Posts Tagged ‘quantitative easing’

By: Mark Thornton

We live in a world of massive monetary inflation and extremely low interest rates. Mortgage rates are near historic lows and yet it seems that people cannot get loans. Home sales are up, but with a near record percentage of sales made with cash, rather than a mortgage. The unemployment rate is nearing “full employment” and yet a record number of people do not have jobs.

We are repeatedly told that the unprecedented monetary stimulus by the Federal Reserve and other central banks is necessary to stimulate the economy, create jobs, and generate economic growth. The truth is that this scheme is designed to stealthily steal from the productive classes in order in enrich the unproductive financial class and the counterproductive political classes. It is a con game.

Financial Repression 

With politicians and central bankers seemingly gone made with their obsession of money printing and ultralow interest rates, it is nice to know that academic economists have a term, i.e. financial repression, for the policies that have created our current economic conditions.

However, it is not a new term. Its use dates back to at least 1973 when two Stanford University economists, Edward Shaw and Ronald McKinnon, used the term in separate publications. The phrase was initially meant to criticize various policies that reduced economic growth in undeveloped countries, rather than as an indictment of the world’s leading modern economies.

Financial repression is a revolving set of policies where the government insidiously takes wealth from the private sector, and more specifically makes it easier for government to finance its debt. In today’s environment this includes: (more…)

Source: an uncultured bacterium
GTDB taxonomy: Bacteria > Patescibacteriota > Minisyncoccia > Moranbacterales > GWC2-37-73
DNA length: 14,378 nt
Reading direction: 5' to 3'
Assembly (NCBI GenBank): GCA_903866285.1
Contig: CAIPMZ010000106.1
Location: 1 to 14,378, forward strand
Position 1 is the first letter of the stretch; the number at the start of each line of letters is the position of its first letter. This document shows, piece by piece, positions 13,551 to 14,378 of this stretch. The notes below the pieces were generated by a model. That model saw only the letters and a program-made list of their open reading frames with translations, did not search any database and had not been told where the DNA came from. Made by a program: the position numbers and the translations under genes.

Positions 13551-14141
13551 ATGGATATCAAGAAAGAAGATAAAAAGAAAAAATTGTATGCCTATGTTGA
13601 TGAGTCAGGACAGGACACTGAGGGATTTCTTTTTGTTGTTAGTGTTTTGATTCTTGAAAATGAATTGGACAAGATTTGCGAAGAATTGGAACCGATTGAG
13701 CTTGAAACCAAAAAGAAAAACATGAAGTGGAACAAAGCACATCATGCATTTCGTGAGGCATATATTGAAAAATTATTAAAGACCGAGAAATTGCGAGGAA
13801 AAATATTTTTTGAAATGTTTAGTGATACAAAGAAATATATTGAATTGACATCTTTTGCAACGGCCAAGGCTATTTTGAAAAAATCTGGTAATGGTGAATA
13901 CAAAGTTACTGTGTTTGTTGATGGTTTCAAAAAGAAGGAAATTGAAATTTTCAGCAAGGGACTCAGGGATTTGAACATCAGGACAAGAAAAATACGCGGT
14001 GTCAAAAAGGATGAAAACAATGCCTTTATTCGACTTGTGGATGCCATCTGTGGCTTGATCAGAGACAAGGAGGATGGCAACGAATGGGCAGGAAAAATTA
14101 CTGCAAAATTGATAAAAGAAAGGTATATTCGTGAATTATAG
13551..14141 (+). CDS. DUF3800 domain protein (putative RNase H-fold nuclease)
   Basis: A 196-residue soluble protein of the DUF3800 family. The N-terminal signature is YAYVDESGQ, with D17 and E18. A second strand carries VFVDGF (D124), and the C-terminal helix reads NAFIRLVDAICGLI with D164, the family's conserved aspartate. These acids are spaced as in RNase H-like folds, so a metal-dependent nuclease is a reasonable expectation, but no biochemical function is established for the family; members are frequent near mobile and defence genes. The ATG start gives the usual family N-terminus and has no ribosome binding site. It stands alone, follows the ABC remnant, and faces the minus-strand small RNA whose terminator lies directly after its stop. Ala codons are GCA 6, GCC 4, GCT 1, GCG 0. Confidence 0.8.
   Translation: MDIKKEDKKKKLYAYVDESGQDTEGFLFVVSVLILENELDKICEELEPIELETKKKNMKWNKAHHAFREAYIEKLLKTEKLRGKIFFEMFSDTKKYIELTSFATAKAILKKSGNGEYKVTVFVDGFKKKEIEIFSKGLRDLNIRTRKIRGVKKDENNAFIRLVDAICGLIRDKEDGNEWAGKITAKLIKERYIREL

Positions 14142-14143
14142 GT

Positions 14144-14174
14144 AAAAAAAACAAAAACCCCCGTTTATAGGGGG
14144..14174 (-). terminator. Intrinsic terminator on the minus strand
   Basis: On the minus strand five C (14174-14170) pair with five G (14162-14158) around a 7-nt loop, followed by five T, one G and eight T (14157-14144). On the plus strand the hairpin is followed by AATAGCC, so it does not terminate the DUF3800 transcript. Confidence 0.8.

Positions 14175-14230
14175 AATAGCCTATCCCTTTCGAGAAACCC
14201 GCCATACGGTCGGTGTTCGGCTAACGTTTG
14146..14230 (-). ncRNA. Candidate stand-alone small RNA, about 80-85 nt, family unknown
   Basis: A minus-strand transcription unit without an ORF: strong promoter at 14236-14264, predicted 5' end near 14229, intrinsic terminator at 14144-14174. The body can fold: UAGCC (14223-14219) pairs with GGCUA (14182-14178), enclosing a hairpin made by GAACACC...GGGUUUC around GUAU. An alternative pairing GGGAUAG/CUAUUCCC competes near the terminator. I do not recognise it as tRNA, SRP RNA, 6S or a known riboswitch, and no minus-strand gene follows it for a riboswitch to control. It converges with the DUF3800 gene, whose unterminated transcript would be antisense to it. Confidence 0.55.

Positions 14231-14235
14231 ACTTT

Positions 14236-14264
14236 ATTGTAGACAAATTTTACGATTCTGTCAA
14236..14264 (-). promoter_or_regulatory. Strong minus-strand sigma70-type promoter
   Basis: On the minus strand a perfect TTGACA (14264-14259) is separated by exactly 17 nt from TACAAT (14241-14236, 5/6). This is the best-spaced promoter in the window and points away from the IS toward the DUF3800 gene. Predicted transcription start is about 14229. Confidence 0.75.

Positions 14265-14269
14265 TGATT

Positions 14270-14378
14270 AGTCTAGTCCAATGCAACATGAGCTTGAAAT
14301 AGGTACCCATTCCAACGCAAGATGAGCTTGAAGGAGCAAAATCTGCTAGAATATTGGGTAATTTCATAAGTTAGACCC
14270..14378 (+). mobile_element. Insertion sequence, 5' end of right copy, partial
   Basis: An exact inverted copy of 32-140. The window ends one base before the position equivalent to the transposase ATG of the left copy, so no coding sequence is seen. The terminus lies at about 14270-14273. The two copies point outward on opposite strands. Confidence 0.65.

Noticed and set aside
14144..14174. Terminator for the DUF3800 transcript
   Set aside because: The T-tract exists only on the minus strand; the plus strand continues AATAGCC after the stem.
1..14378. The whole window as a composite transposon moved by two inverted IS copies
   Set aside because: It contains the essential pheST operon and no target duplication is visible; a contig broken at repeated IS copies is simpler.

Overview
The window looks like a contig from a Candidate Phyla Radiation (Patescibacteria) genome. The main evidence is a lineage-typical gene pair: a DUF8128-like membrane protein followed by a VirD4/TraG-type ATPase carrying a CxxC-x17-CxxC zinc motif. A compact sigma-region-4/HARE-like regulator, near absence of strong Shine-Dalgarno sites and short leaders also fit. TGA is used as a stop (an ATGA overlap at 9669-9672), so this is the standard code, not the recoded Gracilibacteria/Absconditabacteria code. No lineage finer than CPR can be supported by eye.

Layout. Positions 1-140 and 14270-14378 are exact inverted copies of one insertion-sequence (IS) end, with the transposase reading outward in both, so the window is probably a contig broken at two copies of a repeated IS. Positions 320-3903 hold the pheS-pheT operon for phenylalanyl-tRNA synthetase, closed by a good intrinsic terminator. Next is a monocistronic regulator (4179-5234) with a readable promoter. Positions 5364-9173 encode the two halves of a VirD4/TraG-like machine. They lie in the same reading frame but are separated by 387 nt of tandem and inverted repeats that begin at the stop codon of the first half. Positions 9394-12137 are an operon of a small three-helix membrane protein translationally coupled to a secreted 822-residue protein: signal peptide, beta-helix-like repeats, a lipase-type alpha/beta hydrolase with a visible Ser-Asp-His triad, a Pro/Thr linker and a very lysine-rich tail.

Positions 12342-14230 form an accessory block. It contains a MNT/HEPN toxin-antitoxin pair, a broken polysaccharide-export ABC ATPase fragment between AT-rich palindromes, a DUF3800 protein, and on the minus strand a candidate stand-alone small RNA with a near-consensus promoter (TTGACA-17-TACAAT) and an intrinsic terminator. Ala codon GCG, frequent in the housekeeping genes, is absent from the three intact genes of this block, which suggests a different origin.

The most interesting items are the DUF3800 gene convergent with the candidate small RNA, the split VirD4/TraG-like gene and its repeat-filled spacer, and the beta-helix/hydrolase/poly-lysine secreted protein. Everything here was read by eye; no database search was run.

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By: Paul Craig Roberts

Financial Market Manipulation Is The New Trend: Can It Continue?
Financial Imperialists Attack Russia

A dangerous new trend is the successful manipulation of the financial markets by the Federal Reserve, other central banks, private banks, and the US Treasury. The Federal Reserve reduced real interest rates on US government debt obligations first to zero and then pushed real interest rates into negative territory. Today the government charges you for the privilege of purchasing its bonds.

People pay to park their money in Treasury debt obligations, because they do not trust the banks and they know that the government can print the money to pay off the bonds. Today Treasury bond investors pay a fee in order to guarantee that they will receive the nominal face value (minus the fee) of their investment in government debt instruments.

The fee is paid in a premium, which raises the cost of the debt instrument above its face value and is paid again in accepting a negative rate of return, as the interest rate is less than the inflation rate.
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